Posted: April 8, 2003


By Celia Cohen

Grapevine Political Writer

By a lopsided margin, the Senate Republicans voted not to relax the smoking ban and thereby helped to hand a sweet victory to Gov. Ruth Ann Minner, the first-term Democrat, on the issue that has come to define her administration.

Minner, despite her reputation for hard-line partisanship, did better on the other side of the aisle than her own as the smoking bill went down, 7-14, in the 21-member chamber. The split for the majority Democrats was 5-8, and for the minority Republicans, it was 2-6.

Immediately after the vote, Republican Party leaders were groaning in private but saying nothing in public. It is bad form to attack your own legislators, even when they have handed the party a setback in the campaign to deny Minner a second term in the 2004 election.

Even William Swain Lee, the leading Republican candidate for governor, remained as circumspect as a judge, which he once was.

"The smoking bill has positives and minuses, and we'll find out about it on Election Day," Lee said.

Lee says that unlike Minner, he probably would not have signed into law the Clean Indoor Air Act, the legislation that has outlawed smoking since late November in restaurants, bars and casinos. He considers it ill-conceived, a law with an admirable goal to reduce smoking but costly to Delaware's economy and the state's finances at a worrisome time when money really matters.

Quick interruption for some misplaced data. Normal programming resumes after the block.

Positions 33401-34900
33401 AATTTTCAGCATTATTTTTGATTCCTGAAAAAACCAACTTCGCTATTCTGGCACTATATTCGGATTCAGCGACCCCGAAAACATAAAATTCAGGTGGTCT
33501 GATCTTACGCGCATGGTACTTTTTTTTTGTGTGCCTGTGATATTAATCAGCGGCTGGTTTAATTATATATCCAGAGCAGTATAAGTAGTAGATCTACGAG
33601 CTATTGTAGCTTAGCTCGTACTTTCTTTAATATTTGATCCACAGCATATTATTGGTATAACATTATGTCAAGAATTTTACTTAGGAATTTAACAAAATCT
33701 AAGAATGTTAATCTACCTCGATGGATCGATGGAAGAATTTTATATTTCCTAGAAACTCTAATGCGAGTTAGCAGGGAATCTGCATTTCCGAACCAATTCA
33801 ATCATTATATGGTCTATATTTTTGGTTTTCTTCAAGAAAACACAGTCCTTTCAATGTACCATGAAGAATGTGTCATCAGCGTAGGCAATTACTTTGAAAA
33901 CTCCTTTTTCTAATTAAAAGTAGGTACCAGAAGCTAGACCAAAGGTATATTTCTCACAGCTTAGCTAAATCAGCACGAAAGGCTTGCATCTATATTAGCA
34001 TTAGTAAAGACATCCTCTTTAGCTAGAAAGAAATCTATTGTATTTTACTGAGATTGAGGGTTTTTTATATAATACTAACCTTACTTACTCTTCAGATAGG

Republican leaders would have liked to see Minner in the crosshairs, forced to a decision on a veto, and not let off the hook by a Senate vote. The House of Representatives earlier had passed the bill that would have eased the ban by allowing smoking in bars and parts of casinos, but it needed Senate approval, as well, to get to Minner.

Minner was in wonderful humor at a press conference she called after the Senate roll call, although not gloating. She would not even say that she considered the vote a victory.

"It's expected," she said. "I said all along I thought the Senate would take a good look at it, and it would not come to my desk."

Minner was feeling so good, she did not mind losing a bet to Gregory B. Patterson, her communications director. They bet dinner on whether reporters still would try to get her to say whether she would have vetoed the bill, had it come to her. Minner said they wouldn't. Patterson said they would.

 They did. Patterson gets paid to know what the press is thinking, so it looks like he earned his paycheck this time around.

Minner still would not say publicly whether she would have vetoed the bill, although she was said to tell legislators privately that she would.

As much as the political leadership is inclined to regard the smoking bill in partisan terms, there were other forces here.

The vote was described as health versus the economy. It was said to set the wage-earners of sin against the body-parts people -- the gambling, smoking and drinking interests against the health advocates like the American Heart Association and the American Lung Association.